August 2009
Volume 9, Issue 8
Free
Vision Sciences Society Annual Meeting Abstract  |   August 2009
Response to changes in variability during movement under risk
Author Affiliations
  • Michael S. Landy
    Dept. of Psychology, NYU, and Center for Neural Science, NYU
  • Nathaniel Daw
    Dept. of Psychology, NYU, and Center for Neural Science, NYU
  • Julia Trommershäuser
    Dept. of Psychology, University of Giessen
Journal of Vision August 2009, Vol.9, 1099. doi:10.1167/9.8.1099
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      Michael S. Landy, Nathaniel Daw, Julia Trommershäuser; Response to changes in variability during movement under risk. Journal of Vision 2009;9(8):1099. doi: 10.1167/9.8.1099.

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      © ARVO (1962-2015); The Authors (2016-present)

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Abstract

Humans account optimally, or nearly so, for visuomotor variability (Trommershäuser et al., JOSA A 20, 2003) during movement under risk, even when variability is artificially increased (Trommershäuser et al., J Neurosci 25, 2005). How do humans estimate task-related variability in a dynamic, volatile environment in which variability changes? Methods: Subjects pointed rapidly at a target (a tall, green rectangle) on a visual touchscreen display. A small white circle indicated where the finger landed, and a blue circle was also displayed, randomly displaced horizontally from the white square. Displacements were drawn from a zero-mean normal distribution whose standard deviation remained constant for a sequence of trials (random epoch lengths: 75–150 trials) then suddenly changed to a new value (3.7–18.4 mm). Instructions indicated that outcome variability followed such a random sample-and-hold trajectory. On 2/3 of trials, an overlapping, horizontally displaced, red penalty rectangle was also displayed. Subjects won a point (4¢) if the blue square landed on the target, but lost 5 points if it landed on the penalty region. Observers should thus aim further from the penalty area when displacements are larger. Slow movements ([[gt]] 400 ms) were penalized 10 points. Results: 5 of 6 subjects took changing variability into account in planning movement. Actual movement endpoints (where the finger landed) were significantly correlated (p Conclusion: Subjects dynamically estimate movement outcome variability over a windowed running average of previous outcomes.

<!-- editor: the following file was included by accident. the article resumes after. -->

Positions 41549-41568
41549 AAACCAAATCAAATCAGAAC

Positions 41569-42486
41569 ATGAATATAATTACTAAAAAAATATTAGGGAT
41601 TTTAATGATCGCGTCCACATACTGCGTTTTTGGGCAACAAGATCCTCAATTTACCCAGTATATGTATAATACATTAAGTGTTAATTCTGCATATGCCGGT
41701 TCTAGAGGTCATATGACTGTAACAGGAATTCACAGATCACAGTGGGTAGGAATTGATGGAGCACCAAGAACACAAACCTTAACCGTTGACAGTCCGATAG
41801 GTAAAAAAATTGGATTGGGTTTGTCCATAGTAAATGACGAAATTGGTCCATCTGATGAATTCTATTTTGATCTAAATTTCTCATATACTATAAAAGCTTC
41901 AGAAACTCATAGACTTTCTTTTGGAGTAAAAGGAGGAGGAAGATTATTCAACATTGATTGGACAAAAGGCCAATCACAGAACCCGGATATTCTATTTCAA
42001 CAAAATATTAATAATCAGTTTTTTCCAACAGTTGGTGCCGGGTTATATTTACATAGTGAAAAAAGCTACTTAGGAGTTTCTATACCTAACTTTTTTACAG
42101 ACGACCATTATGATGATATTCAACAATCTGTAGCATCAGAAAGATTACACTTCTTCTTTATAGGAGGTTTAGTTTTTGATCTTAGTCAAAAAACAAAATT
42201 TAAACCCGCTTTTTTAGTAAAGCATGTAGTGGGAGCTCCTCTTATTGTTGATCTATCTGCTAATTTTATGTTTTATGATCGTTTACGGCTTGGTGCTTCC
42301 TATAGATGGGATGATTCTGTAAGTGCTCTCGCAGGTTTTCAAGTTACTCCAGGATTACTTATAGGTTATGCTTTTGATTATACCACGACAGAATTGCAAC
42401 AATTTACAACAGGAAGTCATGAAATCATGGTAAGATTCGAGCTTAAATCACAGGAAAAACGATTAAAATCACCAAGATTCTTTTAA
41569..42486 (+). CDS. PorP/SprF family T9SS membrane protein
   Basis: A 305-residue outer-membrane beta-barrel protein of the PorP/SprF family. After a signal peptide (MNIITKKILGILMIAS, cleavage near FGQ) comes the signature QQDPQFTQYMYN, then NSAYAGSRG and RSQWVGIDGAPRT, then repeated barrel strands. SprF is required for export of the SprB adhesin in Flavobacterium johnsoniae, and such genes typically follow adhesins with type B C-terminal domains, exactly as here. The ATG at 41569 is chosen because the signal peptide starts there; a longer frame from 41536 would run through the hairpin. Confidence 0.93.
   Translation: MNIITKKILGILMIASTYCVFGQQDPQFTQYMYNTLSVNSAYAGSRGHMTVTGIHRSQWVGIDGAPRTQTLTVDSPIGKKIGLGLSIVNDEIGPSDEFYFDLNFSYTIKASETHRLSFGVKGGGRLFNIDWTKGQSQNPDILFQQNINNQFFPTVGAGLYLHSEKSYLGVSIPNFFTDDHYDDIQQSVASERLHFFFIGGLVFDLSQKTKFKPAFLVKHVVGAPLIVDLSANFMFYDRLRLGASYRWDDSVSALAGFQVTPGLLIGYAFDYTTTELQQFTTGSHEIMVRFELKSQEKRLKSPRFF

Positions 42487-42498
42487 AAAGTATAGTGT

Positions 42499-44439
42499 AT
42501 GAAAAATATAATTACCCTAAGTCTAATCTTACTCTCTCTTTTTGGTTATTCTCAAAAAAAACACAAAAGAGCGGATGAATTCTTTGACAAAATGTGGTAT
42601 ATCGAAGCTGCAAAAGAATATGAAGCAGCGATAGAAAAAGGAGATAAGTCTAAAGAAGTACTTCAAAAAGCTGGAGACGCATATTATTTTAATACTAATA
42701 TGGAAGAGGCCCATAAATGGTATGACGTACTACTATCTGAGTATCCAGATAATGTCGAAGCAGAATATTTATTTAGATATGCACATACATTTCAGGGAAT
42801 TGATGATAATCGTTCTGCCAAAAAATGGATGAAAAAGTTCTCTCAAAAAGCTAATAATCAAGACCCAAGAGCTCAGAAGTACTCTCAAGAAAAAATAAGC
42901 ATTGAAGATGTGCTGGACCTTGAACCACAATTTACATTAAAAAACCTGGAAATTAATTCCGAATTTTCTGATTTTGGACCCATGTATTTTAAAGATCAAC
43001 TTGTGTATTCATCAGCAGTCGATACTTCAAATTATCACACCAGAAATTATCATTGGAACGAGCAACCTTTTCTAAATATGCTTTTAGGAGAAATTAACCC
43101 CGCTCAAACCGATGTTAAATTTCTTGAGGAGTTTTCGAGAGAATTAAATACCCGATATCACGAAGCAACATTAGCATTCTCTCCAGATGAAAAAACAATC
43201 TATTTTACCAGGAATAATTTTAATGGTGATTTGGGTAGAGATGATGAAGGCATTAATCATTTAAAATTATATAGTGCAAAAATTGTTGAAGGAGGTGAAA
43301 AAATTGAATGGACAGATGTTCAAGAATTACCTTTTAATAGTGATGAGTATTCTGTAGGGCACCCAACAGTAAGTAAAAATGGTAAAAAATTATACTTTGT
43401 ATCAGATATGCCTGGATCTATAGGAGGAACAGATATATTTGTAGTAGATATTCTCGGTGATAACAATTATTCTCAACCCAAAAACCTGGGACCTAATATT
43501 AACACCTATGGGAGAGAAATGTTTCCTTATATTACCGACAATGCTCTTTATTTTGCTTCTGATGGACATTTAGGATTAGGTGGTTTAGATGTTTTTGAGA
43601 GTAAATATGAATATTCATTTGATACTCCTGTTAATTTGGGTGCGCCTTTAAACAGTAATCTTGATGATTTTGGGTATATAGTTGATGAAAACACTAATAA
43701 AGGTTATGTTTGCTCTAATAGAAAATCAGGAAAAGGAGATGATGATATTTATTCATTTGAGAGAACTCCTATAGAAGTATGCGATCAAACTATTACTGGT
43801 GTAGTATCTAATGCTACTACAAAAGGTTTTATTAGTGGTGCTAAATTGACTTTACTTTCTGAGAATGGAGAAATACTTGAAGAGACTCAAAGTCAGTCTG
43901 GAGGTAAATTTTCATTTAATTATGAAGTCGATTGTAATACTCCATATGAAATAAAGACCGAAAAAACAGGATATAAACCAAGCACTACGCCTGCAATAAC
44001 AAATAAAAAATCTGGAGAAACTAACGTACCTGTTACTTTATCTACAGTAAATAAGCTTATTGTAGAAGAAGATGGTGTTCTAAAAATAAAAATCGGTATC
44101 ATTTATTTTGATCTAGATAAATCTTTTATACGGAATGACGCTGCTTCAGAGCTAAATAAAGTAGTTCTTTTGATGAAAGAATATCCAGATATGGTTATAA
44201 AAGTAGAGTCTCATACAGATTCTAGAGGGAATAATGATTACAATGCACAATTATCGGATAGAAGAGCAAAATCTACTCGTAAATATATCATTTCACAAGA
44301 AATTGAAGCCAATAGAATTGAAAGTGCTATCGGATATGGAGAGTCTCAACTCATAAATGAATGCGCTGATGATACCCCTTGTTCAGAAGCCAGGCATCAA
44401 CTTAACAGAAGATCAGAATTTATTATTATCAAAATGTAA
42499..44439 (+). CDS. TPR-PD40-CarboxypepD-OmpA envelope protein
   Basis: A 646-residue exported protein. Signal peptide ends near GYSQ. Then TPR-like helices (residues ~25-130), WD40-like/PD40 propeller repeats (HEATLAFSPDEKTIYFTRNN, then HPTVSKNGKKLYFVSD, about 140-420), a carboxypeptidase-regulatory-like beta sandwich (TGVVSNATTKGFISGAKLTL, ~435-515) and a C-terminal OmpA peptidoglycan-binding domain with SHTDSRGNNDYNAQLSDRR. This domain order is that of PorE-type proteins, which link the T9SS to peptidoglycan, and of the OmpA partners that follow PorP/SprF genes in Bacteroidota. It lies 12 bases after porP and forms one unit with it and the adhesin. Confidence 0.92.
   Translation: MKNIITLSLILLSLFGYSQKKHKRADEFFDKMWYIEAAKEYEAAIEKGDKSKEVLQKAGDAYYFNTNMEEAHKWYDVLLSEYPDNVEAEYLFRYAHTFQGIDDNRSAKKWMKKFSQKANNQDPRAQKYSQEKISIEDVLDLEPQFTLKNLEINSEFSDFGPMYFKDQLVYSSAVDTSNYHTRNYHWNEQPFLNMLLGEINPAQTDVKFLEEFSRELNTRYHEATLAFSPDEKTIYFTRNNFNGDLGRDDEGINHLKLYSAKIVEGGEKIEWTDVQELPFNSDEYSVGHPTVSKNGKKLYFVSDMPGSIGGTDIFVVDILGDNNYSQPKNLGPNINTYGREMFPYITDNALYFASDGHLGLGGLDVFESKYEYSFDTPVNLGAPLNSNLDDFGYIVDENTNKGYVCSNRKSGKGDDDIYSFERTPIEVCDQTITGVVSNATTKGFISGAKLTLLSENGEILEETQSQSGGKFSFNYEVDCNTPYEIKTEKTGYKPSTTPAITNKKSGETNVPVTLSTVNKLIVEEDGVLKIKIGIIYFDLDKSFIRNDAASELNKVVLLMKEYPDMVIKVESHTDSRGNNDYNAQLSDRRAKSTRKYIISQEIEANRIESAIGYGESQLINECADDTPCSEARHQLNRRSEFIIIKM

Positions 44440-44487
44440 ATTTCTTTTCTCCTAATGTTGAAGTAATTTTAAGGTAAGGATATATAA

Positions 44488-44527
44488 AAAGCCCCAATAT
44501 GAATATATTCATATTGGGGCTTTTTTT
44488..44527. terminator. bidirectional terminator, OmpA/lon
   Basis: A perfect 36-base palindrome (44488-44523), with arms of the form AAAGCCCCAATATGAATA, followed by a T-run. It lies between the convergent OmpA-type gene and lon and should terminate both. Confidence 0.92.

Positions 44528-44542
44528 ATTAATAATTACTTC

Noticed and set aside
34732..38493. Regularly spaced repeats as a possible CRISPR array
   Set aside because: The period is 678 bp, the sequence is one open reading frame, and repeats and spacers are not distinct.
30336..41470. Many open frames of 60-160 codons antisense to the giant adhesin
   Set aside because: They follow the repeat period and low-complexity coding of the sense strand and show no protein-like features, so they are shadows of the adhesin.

Landy, M. S. Daw, N. Trommershäuser, J. (2009). Response to changes in variability during movement under risk [Abstract]. Journal of Vision, 9(8):1099, 1099a, http://journalofvision.org/9/8/1099/, doi:10.1167/9.8.1099. [CrossRef]
Footnotes
 NIH EY08266 to MSL Deutsche Forschungsgemeinschaft (Emmy-Noether-Programme grant TR 528/1-4) to JT.
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